I love discovering a new author to read. Randy Alcorn isn't new, but he is to me, and I need to thank David Judd for bringing me the above book to read. I generally prefer for someone to just recommend a book. When they hand it to you, you feel a greater obligation to make sure you read it. As it happened, I was just finishing up reading through The Shack for the second time so I could mark it up, and I was ready for another night time book. I immediately enjoyed Alcorn's writing style, and I especially loved his main character in the book, who is telling the story. His sarcasm, comedic cynicism, and quick wit are a joy to read. Those of you who enjoy such things, and see yourselves being described in like manner, will love this. It is one of the best murder mysteries I've ever read, and it all involves cops - at least one of whom seems to be the killer (I don't want to give anything away). It has all the excitement, turns and twists, of a Grisham novel, with the humorous flow of a Nelson DeMille work like The Gold Coast. There is a nicely done sub-plot of his friends talking to him about God, Jesus, the problem of pain and suffering, and some interesting comments from loved ones watching from heaven. It's not heavy discussions, but just an ongoing friend to friend debate, and concern for his emotional and psychological well-being as he blames God for taking his wife and others. He is a riveting character. Part redneck, part scholar, lover of dime detective novels and Sherlock Holmes. His family consists of a huge dog that eats everything he eats, and a large collection of firearms that he has stashed everywhere. You've never read a murder mystery with as many unexpected twists, potential suspects, and pure surprises at this. It's a wonderful page-turner, beautifully written, with clean language, no sex scenes, and some interesting characters that you will want to know more about.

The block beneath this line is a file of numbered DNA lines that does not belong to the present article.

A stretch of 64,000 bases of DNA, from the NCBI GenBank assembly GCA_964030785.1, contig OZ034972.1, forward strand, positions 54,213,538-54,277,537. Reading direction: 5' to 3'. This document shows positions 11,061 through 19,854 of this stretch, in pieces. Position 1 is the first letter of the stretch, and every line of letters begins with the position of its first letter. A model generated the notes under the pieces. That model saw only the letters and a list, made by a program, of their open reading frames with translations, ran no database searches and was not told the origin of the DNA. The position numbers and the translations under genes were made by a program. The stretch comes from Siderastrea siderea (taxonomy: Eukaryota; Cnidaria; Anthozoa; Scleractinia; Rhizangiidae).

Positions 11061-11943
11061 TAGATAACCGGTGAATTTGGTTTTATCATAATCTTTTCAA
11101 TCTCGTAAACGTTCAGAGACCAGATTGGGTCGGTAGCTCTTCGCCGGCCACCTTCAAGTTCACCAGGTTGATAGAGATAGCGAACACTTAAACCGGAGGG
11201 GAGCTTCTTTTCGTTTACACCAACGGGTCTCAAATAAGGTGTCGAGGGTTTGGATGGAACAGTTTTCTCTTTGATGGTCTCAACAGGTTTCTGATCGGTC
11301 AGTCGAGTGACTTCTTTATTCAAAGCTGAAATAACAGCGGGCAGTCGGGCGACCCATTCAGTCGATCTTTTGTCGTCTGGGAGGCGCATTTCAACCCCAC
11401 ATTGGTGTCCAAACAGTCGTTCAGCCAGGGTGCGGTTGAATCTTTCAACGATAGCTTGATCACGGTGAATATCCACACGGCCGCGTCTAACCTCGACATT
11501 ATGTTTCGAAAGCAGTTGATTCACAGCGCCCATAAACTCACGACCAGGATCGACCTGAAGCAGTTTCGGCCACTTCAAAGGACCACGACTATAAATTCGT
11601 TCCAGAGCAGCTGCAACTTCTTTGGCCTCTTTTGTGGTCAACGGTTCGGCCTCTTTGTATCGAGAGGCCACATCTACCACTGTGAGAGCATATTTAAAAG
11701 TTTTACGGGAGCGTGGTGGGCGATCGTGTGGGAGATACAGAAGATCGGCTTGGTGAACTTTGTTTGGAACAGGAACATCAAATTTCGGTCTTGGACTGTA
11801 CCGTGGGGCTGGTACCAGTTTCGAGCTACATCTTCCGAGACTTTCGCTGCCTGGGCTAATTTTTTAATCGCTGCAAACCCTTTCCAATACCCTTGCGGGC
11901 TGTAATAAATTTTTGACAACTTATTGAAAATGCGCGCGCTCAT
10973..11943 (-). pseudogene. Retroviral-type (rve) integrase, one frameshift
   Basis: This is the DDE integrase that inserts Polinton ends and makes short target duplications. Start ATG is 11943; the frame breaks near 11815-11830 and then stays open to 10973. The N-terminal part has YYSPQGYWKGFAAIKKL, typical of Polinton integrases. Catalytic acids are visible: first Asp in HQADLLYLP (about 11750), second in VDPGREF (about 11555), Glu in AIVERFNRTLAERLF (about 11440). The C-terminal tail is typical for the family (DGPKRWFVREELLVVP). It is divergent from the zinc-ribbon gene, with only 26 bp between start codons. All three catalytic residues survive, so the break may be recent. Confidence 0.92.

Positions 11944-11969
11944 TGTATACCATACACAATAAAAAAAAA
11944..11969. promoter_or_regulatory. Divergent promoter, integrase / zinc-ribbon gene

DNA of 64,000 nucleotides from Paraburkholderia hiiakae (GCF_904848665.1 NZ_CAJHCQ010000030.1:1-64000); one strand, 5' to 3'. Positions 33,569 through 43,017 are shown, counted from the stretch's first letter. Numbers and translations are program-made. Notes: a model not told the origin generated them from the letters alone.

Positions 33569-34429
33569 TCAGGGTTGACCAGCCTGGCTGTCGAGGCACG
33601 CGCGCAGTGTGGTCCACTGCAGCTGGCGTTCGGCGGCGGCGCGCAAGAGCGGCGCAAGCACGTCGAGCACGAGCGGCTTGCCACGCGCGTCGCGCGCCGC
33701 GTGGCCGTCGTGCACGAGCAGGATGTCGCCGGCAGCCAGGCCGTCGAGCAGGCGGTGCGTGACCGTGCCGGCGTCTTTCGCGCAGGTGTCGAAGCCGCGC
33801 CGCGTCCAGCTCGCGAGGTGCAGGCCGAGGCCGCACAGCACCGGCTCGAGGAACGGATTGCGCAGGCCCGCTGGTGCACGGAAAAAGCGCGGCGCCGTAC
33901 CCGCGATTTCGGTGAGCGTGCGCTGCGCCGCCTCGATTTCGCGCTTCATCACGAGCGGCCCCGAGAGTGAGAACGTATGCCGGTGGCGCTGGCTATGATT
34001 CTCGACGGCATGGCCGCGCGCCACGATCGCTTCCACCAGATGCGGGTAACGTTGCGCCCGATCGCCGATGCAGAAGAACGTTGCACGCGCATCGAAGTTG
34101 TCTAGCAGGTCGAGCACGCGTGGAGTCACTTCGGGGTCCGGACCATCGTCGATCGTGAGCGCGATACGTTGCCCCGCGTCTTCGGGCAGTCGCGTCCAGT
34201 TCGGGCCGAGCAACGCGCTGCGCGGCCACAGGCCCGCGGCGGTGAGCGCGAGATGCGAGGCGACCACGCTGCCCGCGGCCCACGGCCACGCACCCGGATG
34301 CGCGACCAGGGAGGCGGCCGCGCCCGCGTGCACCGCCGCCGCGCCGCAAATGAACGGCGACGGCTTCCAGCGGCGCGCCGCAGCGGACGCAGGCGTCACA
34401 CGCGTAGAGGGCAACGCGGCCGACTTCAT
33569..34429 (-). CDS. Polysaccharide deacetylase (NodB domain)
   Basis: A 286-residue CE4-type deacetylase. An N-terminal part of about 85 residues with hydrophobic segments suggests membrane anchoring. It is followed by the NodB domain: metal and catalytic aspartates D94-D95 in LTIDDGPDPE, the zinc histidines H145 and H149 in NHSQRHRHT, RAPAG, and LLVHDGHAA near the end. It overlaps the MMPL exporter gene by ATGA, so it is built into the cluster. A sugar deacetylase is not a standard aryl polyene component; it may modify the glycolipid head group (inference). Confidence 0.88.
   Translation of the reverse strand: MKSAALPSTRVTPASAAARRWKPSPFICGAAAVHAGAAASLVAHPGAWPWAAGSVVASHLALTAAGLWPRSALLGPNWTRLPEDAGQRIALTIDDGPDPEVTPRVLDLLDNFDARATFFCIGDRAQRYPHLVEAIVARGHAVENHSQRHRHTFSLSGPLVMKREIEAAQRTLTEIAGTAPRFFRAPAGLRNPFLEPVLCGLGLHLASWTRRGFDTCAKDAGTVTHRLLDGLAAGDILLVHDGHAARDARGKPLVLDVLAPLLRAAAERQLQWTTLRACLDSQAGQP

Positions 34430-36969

Deception follows two earlier novels that are about the two close friends the main character has in the book. I can't wait to get them. So check it out of the library, buy a copy, or borrow this one from David. You'll love it. Just be ready to have a hard time putting it down.
Friday, November 21, 2008
Tuesday, November 18, 2008
Most of my reflection in the class has to do with what kind of dad I WAS not what kind of dad I missed out on. Dr. Lewis has been strongly making the point that there are three essential things that every child needs to hear from their dad. 1) I love you; 2) I'm proud of you; and 3) You're good at... (some strength or affirmation). I love tight - three point lessons, but this is one I learned before our first child was born. Our children heard all three of these often from both of us, and the truth is, we've never stopped saying it - we've just added grand children to the mix.